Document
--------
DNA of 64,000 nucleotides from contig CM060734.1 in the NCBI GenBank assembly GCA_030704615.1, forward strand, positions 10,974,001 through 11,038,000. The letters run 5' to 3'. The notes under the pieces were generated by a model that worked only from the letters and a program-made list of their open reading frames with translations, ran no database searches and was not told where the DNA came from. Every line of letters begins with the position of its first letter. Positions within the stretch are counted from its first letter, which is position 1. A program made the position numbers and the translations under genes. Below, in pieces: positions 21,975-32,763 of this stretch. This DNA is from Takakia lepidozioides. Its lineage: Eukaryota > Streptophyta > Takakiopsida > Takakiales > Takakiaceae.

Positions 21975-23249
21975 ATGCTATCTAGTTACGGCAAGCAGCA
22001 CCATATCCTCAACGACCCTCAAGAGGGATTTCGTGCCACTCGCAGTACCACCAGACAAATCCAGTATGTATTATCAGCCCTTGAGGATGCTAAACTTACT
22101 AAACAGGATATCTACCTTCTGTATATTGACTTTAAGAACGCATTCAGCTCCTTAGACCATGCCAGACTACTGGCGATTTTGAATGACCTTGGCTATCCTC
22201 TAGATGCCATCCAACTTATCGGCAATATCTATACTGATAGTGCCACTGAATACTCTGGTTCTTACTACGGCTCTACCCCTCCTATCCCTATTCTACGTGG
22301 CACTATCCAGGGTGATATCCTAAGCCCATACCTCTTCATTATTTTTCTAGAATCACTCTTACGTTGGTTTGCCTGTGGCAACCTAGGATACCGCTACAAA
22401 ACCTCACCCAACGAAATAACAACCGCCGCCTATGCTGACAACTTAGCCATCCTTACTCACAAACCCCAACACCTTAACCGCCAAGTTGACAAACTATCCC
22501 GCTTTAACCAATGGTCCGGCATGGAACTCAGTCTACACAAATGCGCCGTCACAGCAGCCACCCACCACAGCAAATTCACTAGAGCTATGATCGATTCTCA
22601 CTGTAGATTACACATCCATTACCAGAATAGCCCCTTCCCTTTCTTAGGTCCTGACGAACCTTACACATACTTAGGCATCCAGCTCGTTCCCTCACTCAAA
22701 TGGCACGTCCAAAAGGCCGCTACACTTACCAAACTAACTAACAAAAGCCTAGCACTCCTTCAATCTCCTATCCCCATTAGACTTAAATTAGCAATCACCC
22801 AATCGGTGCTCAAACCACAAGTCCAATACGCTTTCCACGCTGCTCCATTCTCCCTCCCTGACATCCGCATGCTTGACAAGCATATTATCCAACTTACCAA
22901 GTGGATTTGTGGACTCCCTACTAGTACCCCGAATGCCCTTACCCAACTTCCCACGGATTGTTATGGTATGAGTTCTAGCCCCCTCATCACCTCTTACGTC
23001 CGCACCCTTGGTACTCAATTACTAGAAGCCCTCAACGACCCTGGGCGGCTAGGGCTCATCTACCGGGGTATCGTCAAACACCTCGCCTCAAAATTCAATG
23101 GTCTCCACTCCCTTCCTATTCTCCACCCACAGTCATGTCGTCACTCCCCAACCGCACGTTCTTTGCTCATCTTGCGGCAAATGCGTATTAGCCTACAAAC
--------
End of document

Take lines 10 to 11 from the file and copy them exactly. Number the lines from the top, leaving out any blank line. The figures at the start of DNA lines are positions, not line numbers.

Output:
22601 CTGTAGATTACACATCCATTACCAGAATAGCCCCTTCCCTTTCTTAGGTCCTGACGAACCTTACACATACTTAGGCATCCAGCTCGTTCCCTCACTCAAA
22701 TGGCACGTCCAAAAGGCCGCTACACTTACCAAACTAACTAACAAAAGCCTAGCACTCCTTCAATCTCCTATCCCCATTAGACTTAAATTAGCAATCACCC